The Supreme Court has spoken: A jury’s $70 million award to a man who developed gynecomastia while taking Risperdal as a child will stand. Johnson & Johnson took the case to the highest court in the land after losing the initial case and an appeal.
The case was brought by Adam Yount. Yount was put on Risperdal at age four and began developing breast tissue by age five. According to Johnson & Johnson, his doctor took him off the medication once symptoms developed but he was put back on it at his mother’s request. The prescription was an off-label use of the drug since Risperdal hadn’t been approved by the FDA for use in children at the time. The result was that the labeling made no mention of the risk of gynecomastia in children.
Further complicating the matter is the fact that, according to the initial case filed in the Philadelphia Court of Common Pleas in 2016, Johnson & Johnson “intentionally falsified, destroyed or concealed evidence” relating to the risks of gynecomastia when taking Risperdal. The jury awarded Yount $70 million as a result, which was upheld on appeal to the Superior Court of Pennsylvania.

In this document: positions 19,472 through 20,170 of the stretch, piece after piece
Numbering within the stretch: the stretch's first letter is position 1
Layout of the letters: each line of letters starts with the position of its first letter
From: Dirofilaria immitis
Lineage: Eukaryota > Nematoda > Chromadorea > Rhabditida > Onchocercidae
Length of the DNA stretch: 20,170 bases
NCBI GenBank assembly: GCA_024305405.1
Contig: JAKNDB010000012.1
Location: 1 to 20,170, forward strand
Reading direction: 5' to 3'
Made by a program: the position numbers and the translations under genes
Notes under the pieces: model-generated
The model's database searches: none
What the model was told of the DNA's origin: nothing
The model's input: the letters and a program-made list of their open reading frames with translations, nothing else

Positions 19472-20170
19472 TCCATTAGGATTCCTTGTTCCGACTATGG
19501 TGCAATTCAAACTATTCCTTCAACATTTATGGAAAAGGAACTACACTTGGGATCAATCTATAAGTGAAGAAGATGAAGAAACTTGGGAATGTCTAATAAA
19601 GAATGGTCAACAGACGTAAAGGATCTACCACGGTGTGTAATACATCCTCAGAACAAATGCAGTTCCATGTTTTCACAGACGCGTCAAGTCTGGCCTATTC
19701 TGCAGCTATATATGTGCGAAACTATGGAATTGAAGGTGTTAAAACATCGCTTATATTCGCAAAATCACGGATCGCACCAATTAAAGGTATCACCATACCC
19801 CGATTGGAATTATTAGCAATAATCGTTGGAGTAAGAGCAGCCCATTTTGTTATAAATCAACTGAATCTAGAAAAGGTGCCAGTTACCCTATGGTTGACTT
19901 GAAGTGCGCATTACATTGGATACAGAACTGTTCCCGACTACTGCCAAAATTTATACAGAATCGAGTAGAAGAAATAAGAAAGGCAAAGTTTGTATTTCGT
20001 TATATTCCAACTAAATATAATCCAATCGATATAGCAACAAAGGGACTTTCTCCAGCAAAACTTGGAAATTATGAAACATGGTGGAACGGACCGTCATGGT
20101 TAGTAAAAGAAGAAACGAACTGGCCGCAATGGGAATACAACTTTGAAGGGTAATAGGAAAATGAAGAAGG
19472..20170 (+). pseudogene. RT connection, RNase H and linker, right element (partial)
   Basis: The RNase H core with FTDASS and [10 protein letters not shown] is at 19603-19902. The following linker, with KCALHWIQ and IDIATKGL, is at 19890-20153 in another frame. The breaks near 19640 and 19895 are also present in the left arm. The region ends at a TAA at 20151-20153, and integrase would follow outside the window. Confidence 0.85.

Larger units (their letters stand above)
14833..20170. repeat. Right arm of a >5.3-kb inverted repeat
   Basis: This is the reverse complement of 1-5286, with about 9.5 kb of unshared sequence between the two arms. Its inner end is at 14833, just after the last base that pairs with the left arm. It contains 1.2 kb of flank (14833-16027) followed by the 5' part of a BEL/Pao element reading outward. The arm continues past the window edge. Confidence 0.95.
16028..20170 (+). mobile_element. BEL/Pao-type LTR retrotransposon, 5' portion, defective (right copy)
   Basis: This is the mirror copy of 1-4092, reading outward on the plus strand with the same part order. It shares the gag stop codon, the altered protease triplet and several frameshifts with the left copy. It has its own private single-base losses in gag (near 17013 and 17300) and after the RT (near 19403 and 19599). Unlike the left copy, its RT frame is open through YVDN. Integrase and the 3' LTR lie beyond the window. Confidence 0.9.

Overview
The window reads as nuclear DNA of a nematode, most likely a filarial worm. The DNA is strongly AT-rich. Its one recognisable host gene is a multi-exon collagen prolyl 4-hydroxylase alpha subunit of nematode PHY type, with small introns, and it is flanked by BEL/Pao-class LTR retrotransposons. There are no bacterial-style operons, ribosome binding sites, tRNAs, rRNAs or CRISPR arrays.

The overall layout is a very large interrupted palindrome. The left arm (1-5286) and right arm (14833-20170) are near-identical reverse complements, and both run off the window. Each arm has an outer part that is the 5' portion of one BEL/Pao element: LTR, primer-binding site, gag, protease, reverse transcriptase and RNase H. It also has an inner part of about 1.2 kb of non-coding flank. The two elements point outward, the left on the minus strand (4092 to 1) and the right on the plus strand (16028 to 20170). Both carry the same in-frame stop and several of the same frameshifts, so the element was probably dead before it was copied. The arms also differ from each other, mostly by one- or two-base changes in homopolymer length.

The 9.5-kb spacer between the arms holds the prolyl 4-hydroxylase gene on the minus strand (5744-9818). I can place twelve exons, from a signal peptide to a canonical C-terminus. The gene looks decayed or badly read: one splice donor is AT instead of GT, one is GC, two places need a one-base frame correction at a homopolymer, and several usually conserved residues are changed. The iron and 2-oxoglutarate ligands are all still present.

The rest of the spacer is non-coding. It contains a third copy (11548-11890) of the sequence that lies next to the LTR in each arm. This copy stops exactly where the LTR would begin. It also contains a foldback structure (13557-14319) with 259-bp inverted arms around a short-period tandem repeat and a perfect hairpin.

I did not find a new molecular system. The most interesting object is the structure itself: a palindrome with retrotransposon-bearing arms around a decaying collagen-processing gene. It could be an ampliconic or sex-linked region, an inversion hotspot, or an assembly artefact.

Yount’s case is far from the only one seeking compensation from Johnson & Johnson over the psychological turmoil that comes from developing breasts as school-aged males. Some 10,000 additional lawsuits are still pending, and juries have not been kind to the pharmaceutical giant. One case resulted in an initial $8 billion jury verdict. And, while the amount was later taken down to just $6.8 million, the multi-billion-dollar verdict sent J&J’s stock price down nearly two and a half percentage points when it was first read.
With another Risperdal case now ending in the plaintiff’s favor – even on appeal to the U.S. Supreme Court – Johnson & Johnson might have a long road ahead of it in the matter.